Relaxation Techniques can prolong the lives of cancer patients by between two and three years, research shows.
A 13-year study of patients with lymph cancers found that hypnotherapy and relaxation exercises could prolong the lives of sufferers who are also receiving chemotherapy. Those who received the therapies, designed to relieve stress and help with the side-effects of chemotherapy, survived, on average, 32 months longer than patients who had conventional treatments alone.
Survival rates depended on the severity and stage of the disease in each patient. But there was an overall improvement in life-span, Professor Leslie Walker told the British Psychological Society’s annual conference in Glasgow.
His findings add weight to the theory that the ability of patients to fight some cancers is enhanced by unconventional therapeutic techniques.
Professor Walker, the director of the Institute of Rehabilitation at the University of Hull, described how patients with non-Hodgkin’s lymphoma or Hodgkin’s disease were given hypnotherapy or other relaxation training to help them endure gruelling courses of chemotherapy.
Among the complementary techniques was an exercise where patients recalled a time and place where they felt at one with the world, imagined they were there again and became absorbed in memories of what they could see, smell or hear.
The therapies were intended to reduce the side-effects of radiation and not as a treatment in their own right. When the patients were followed up years later, those who received the therapies were shown to have lived “significantly longer”, Professor Walker said. “We didn’t set out to prolong survival, but people who received relaxation or hypnotherapy lived significantly longer. If these findings can be repeated, there are obvious implications for treating patients with lymphoma.”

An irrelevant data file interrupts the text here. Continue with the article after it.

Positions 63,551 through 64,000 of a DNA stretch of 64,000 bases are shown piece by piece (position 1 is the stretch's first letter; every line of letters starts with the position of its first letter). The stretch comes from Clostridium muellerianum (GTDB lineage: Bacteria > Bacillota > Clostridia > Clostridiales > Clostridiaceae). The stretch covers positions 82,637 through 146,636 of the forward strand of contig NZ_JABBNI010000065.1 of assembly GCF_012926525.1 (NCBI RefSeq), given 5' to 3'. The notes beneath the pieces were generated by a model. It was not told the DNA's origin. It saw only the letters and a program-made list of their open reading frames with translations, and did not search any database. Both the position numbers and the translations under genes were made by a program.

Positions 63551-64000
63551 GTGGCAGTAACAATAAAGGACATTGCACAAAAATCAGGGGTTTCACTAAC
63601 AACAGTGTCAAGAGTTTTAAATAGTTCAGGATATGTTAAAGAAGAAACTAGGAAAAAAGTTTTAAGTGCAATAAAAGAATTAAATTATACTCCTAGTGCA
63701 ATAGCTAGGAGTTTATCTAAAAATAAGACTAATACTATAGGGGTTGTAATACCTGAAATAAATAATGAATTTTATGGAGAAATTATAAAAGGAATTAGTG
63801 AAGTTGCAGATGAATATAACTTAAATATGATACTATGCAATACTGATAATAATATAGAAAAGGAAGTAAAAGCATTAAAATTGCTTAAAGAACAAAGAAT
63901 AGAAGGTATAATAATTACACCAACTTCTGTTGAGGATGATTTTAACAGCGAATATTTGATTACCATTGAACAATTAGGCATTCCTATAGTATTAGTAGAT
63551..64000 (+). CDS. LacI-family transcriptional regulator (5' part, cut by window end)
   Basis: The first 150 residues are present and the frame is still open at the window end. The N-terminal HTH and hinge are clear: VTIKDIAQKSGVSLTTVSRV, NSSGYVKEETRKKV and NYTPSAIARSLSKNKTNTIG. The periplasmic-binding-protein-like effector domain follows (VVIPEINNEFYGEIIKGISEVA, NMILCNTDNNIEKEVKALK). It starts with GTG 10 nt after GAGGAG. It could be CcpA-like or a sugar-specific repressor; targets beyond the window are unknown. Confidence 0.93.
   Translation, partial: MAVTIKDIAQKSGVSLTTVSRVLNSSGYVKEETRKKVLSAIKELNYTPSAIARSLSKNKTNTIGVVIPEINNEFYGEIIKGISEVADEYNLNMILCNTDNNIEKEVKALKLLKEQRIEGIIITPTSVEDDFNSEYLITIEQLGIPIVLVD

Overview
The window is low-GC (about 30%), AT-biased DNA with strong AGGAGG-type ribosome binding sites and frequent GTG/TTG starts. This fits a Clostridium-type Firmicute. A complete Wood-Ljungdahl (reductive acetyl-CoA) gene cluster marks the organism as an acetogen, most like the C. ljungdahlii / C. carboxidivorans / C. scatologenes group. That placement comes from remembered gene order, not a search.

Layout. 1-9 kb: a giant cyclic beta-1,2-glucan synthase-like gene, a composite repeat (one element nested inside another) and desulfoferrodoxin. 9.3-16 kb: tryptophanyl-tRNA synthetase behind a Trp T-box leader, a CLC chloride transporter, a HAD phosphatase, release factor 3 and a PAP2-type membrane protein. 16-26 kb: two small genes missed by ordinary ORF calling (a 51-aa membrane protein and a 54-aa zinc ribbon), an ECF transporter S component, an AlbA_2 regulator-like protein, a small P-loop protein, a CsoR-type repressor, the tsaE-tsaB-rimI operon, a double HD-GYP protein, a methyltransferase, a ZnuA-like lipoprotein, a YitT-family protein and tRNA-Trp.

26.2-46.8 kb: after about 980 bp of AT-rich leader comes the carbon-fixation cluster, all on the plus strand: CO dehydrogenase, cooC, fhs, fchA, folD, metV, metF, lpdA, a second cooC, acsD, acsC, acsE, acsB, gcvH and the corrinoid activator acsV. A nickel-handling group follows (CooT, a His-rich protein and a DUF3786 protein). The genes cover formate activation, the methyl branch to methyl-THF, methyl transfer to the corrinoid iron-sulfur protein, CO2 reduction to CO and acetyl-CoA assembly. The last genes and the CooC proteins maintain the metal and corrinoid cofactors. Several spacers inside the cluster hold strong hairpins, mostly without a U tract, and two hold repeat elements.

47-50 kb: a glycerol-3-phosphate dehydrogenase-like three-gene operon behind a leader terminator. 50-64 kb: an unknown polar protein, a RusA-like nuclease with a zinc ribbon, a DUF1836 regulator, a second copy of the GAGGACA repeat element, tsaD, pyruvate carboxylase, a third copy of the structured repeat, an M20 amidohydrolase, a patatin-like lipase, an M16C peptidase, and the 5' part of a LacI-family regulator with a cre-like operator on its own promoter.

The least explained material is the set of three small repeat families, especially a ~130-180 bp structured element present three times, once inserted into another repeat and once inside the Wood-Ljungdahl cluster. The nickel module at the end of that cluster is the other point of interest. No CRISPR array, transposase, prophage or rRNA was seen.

Professor Walker stressed that the same effect might not be replicated in other types of cancers, and said that opinion was still divided about the impact of therapeutic intervention.
But an American study of 86 women with advanced breast cancer showed that those who received therapeutic intervention and were encouraged to talk about their illnesses survived twice as long as those who received ordinary treatment. A second study in California showed improved survival in skin-cancer victims.
Professor Walker has also seen positive signs in work with 80 newly diagnosed breast cancer patients in Hull. Some women are taking part in “guided imagery” where they visualise “killer cells” in the blood eradicating the disease. Thinking of the cells as “shark-like creatures which eat up cancer” or “dragons which burn cancers to death” has resulted in an increased number of killer cells in the blood of the women patients and an improved outlook, but there is no evidence of prolonged life.
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